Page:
Congratulations to CFAES’ Mike Hogan, who received the Ohio Ecological Food and Farm Association’s (OEFFA) 2019 Service Award at the group’s recent annual conference.
You can learn how to get the lead out—a good thing for soil and people’s health—when Alyssa Zearley of CFAES’ School of Environment and Natural Resources presents “Testing Soils for Urban Agriculture” from 10:30 a.m. to noon, Saturday, Feb. 16, during the annual conference of the Ohio Ecological Food and Farm Association (OEFFA) in Dayton.
Located at St. Stephen’s Community House in Columbus, the farm produces, among other things, herbs, vegetables and tilapia through aquaponics. By improving food security and health awareness, it’s “become a beacon of hope in the Linden community,” according to the house’s website.
Free admission. Find out more.
On Saturday, July 14, Magic House Farm, which spans a half acre of formerly vacant lots in Columbus’s Franklinton neighborhood, will host the next stop in the Columbus Urban Farm Tour Series. You’re invited, the tour flier says, to see “how this urban oasis in a distressed neighborhood has grown from a small one-man operation to a flourishing and necessary neighborhood resource.” Free admission. Read more. See the series schedule.
A.G. Kawamura, who presents “Envisioning an Agricultural Renaissance” at 5 p.m. today at Ohio State in Columbus, talked about food security, water and farming’s future in an interview last year with the University of Nebraska’s Market Journal.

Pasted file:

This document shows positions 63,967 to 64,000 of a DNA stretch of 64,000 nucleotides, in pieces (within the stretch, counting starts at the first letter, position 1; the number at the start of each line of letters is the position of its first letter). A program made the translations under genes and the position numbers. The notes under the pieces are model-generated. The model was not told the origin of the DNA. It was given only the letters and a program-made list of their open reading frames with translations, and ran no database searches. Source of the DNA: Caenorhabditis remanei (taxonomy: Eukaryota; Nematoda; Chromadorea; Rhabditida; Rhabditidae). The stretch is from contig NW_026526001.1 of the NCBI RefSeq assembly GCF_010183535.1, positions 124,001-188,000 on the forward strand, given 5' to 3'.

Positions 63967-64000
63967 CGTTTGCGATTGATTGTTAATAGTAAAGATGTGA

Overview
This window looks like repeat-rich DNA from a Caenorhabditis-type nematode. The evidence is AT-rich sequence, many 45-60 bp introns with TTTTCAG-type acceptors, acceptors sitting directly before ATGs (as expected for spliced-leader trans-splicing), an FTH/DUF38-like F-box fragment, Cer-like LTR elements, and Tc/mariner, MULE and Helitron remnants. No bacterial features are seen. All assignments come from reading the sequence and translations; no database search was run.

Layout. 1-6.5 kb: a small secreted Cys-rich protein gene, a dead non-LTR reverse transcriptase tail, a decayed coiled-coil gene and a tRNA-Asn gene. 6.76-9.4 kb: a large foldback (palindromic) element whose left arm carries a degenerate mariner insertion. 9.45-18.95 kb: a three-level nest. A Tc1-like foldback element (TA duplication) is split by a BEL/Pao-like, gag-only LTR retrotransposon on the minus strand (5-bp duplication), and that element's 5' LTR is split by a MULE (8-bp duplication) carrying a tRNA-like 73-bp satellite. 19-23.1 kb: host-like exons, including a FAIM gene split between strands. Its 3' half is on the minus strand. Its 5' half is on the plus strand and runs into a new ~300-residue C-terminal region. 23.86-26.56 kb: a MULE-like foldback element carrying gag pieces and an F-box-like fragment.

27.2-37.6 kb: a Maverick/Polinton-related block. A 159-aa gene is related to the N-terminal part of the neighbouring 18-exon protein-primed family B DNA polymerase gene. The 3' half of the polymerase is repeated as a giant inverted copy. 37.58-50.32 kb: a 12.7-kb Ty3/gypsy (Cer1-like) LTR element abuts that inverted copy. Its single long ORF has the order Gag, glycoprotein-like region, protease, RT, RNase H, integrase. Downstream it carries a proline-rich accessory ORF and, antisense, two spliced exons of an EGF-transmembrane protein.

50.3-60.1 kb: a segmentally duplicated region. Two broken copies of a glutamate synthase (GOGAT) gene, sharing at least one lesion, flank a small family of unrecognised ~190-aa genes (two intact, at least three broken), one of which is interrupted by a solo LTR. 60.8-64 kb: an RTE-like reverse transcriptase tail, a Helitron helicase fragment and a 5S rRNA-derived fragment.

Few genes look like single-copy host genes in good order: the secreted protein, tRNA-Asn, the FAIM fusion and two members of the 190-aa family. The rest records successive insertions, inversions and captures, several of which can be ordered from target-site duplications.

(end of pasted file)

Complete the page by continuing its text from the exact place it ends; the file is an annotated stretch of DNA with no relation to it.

The next monthly Environmental Professionals Network (EPN) breakfast program, “Land Grant to Land-Grant: Lessons in Sustainability from a Brewery in Our Backyard,” will feature Columbus’s Land-Grant Brewing Company, a small urban craft brewery.
The speaker, Land-Grant sustainability manager Vincent Valentino, will share “successes, challenges and failures that the brewery has faced in its first year of pursuing sustainability,” the event description says. He’ll also “talk about their partnership with urban farmers, Columbus community groups and where they want to go next.”
Ohio State’s Mansfield campus now has a microfarm. It’s thanks to assistant professor Kip Curtis, recent graduate Tyler Arter, student interns, and help from 30 students in CFAES’s Environment, Economy, Development and Sustainability major. Read the story in Farm and Dairy.
The third-of-an-acre farm includes two high tunnels and about 50 raised beds. “We hope to begin to model the cutting edge of urban agriculture and demonstrate its promise for an evolving food system,” Curtis said in an Ohio State Mansfield press release.
Funding came from a $100,00 grant from Ohio State’s President and Provost’s Council on Sustainability, which, according to its website, “provides strategic advisement on the integration of sustainable practices, programs and projects” throughout the university. (Photo: Ohio State Mansfield.)